It’s six games into the season, and the Knicks have one of the worst defenses in the NBA. They are allowing an average of 109.8 points and have yet to hold an opponent under 102 points.
So in an attempt to rectify the problem, Knicks coach Jeff Hornacek announced on Tuesday that associate head coach Kurt Rambis will now be in charge of the team’s defense. Yes, that’s the same Kurt Rambis who was 9-19 as the team’s interim coach last year and was passed over for the head coaching job.
“I just felt that we’re probably better off with just one voice, so Kurt, we are going to have him be the voice on the defense,” Hornacek said. “The other coaches will still do the [scouting] reports, what they feel, they’ll talk with Kurt and Kurt will talk with me. That’s how we’ll go about that, just so there’s one voice, not three or four guys talking.”
The Knicks (2-4), who host the Nets Wednesday night, are No. 26 in the NBA in points allowed per game and No. 30 in points allowed per 100 possessions. They are also No. 26 in opponent field-goal percentage and No. 28 in opponent three-point field-goal percentage.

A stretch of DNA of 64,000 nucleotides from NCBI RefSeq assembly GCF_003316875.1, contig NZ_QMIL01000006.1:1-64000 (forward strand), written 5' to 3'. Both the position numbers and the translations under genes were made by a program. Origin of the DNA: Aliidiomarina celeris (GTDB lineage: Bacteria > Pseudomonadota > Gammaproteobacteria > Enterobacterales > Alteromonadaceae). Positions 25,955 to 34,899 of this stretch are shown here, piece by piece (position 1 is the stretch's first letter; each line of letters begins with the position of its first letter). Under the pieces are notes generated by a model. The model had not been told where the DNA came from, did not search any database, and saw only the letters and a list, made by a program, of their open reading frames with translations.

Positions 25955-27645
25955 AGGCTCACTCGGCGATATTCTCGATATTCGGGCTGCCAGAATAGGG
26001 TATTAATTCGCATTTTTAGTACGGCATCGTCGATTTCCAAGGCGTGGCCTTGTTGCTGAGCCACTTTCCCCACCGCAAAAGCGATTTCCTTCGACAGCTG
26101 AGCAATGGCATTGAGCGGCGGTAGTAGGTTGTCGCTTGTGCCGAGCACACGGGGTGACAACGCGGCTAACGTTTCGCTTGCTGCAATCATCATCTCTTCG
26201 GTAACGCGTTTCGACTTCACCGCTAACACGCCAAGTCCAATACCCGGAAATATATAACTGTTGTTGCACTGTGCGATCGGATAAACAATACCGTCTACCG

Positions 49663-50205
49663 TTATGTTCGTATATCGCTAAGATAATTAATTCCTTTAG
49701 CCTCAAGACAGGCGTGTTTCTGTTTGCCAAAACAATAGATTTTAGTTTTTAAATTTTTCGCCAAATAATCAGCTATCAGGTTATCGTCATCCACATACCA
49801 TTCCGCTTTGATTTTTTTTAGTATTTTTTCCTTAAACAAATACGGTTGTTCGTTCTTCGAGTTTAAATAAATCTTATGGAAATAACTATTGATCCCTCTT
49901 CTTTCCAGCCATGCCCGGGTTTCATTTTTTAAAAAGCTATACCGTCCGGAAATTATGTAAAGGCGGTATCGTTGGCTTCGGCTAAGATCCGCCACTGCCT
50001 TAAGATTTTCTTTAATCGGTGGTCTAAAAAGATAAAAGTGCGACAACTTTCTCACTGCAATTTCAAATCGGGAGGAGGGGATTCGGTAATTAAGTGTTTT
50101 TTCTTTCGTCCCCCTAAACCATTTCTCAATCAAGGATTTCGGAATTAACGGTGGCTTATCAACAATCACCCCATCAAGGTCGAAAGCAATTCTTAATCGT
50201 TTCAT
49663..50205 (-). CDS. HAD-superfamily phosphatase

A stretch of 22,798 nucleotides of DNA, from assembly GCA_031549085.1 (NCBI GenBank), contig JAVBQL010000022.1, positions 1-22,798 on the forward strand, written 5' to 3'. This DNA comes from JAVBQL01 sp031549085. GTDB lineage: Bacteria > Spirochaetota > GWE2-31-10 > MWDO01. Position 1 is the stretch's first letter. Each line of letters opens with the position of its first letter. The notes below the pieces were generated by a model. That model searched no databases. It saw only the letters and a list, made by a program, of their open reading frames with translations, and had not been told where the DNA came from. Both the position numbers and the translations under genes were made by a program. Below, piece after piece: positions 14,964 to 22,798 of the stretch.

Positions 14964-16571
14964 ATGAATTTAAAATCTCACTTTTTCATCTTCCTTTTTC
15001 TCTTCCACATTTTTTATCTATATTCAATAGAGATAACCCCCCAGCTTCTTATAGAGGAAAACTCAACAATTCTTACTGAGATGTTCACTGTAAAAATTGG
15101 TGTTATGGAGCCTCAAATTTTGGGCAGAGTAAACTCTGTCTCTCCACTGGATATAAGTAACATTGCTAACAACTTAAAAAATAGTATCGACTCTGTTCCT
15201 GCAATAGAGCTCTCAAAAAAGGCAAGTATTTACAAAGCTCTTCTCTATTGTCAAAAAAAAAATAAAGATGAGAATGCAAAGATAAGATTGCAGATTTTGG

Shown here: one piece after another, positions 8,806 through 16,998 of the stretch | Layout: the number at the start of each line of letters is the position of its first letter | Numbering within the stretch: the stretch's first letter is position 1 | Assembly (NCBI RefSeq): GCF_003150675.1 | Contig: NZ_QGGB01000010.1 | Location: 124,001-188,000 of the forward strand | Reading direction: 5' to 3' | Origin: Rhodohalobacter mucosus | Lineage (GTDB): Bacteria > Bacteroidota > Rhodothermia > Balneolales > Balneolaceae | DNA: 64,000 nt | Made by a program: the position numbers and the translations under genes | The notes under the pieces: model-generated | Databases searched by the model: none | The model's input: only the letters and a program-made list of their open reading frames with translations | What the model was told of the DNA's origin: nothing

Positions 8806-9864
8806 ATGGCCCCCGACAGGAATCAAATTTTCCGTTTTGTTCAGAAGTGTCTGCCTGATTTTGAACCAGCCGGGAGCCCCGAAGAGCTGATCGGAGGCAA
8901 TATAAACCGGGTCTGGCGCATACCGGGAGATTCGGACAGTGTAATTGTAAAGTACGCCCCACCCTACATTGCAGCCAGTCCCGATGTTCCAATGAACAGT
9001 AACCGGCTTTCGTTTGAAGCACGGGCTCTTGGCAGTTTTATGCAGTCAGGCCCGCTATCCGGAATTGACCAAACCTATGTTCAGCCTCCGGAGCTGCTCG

Clearly someone needs to be in charge of the defense, though the choice of Rambis, a close friend of team president Phil Jackson, was not a clear-cut one. After a nearly two-hour practice that focused mostly on defense, Carmelo Anthony was asked how he felt about the Rambis move.
“Whether we’re comfortable with it or not, it is what it is, and we’ve got to buy into it and embrace that,” Anthony said. “[We have to] kind of just focus on our schemes and what we want to do and just have a kind of foundation of how we’re going to do it and what we’re going to do and go by that.”
Rambis was not made available to speak with the media. In his 28 games as an interim coach last year, Knicks opponents averaged 101.0 points. That’s nearly identical to the 101.1 points the Knicks allowed in 82 games last year under both Rambis and Derek Fisher, who was let go after 54 games.
Point guard Derrick Rose was asked if it mattered to the team that the Knicks are now going to have a specific coach in charge of defense.
“I mean it probably matters to the coaches, but for the players it really doesn’t matter,” Rose said. “You’ve just got to tell us what to do and it’s our job in this profession to go out there and get the job done.”
According to Hornacek, the move was made to simplify communication with the players. Rambis — the Knicks assistant most familiar with the triangle offense — still will be involved in other areas of coaching.
“It means nothing,” Hornacek said when asked if the switch meant there was going to be less emphasis placed on the triangle. “The coaching staff always talks about both sides of it.”